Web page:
Whenever that happens, I usually recommend owners try an all-in-one supplement like this one here from Amazon and after trying it, a lot of them have success with getting their leopard gecko’s to eat dusted insects again with no further issues.
If you have an extremely picky gecko, then you may still experience issues even after trying to introduce the new supplement to them. But if you’re persistent with them and you keep dusting your insects every time they’re hungry, then eventually, they’ll end up breaking down and eating.
Sometimes, all it takes to get them to start eating dusted insects is to not give in to their picky behavior and instead sticking it out and reintroducing their dusted feeders to them until they simply get too hungry and just can’t take it anymore and have to eat.
Providing Them with a Variety
Another reason why your leopard gecko may not be wanting to eat their dusted feeders is that the insects you’re feeding them may not be appealing to them at the time. When situations like these happen, it’s best to switch up what you’re giving them until you eventually find what they like.
This doesn’t mean that you should only stick to one type of insect because doing so provides your gecko with little to no nutritional benefit, but if that’s what it takes to get them to start eating, then starting off with something you know for a fact they like and then switching between other insects that they may have previously passed up on in the past will probably be your best bet.
That said, I recommend you go to this page here where I’ve listed all of the feeders that I give to my leopard gecko and then reading through the list and seeing which insects you’d like to try feeding them.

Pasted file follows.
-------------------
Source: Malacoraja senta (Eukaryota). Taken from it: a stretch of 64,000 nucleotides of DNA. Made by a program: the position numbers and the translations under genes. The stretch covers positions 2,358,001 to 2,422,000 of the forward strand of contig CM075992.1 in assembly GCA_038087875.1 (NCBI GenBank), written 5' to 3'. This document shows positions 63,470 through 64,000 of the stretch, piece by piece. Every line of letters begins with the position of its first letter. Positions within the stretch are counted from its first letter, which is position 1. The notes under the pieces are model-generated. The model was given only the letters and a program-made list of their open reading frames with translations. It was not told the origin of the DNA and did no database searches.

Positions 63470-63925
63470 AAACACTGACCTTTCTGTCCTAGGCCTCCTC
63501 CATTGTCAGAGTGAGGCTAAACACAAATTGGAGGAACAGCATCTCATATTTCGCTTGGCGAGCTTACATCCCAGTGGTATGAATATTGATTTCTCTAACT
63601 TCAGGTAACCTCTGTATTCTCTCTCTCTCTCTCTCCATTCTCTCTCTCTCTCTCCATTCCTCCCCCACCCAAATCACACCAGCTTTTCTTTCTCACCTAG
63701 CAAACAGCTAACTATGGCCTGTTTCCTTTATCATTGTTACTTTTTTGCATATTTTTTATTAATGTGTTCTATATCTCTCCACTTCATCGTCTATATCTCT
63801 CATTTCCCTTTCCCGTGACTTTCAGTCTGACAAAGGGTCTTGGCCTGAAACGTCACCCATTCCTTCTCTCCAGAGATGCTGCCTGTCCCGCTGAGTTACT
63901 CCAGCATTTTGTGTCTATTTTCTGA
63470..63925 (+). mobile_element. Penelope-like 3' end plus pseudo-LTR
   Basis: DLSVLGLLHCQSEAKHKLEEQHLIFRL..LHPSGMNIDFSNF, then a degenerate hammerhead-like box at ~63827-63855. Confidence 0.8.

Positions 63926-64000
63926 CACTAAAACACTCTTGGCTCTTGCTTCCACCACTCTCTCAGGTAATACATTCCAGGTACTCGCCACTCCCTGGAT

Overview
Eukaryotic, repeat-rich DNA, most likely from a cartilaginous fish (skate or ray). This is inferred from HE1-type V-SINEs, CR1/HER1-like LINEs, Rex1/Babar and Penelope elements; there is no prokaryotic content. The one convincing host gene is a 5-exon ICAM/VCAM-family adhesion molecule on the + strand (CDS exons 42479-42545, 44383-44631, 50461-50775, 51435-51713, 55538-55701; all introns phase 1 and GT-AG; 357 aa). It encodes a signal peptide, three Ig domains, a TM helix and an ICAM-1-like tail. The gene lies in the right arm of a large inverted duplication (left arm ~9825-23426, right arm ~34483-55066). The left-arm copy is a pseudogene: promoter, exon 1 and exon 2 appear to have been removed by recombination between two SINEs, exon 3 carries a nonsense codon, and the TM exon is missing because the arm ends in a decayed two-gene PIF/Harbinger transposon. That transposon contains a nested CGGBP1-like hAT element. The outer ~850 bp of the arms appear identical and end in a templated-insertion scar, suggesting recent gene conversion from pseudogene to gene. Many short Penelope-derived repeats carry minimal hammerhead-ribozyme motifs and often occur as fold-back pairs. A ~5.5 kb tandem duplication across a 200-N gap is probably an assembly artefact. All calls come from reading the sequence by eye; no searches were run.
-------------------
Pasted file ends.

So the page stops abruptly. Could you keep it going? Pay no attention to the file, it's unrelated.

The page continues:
Please keep in mind that not all insects on that list can be given to them frequently as some of them are not the healthiest for them to eat on a regular basis and should only be given to them as snacks or in situations where they just won’t eat no matter what you’ve tried to get them to.
Because it’s likely that you’re either feeding them mealworms or crickets, I recommend you check out the dubia roaches as those are also insects that leopard geckos absolutely love to eat. After introducing a new insect along with providing them with a different type of supplement, it’d be shocking if they didn’t end up eating again.
Yes, some leopard geckos are a lot pickier than others, but with enough experimenting and patience, even the pickiest geckos will eventually come around.
Providing them with a variety of different insects to their diet is not only beneficial for their health but it also gives you a chance to figure out what they like and what they don’t so that you can know what to feed them in times like these where they just won’t eat.
I personally believe that all leopard gecko owners should be providing their lizards with a variety of different insects but when it comes to picky geckos, then exceptions can be made. In situations like those, it’s best just to do what works for you and your gecko.
If putting calcium in our leopard geckos water were possible, then I think a lot of people out there would be doing it. The reason for that is because sometimes our geckos can give us problems with eating, and if they don’t eat, then they’re also not getting the proper supplementation that they need either.
Fortunately, though, with the right steps, we can eventually get them to eat. It’ll just take a little patience, experimenting with different types of calcium and insects, and again, more patience. Leopard geckos don’t always make it easy for us to care for them, so it’s our job to do what we can in order to ensure that they’re getting what they need to stay happy and healthy geckos.
Maybe they don’t like the insects you’re feeding them or maybe the calcium that you have isn’t appealing to them or maybe it’s both. The only way to find out though is to try various different things and in time, figure out what the problem was as a result of doing so.
Just remember to do everything that I mentioned above and with enough patience and commitment, your leopard gecko will eventually eat their dusted insects with no hesitation.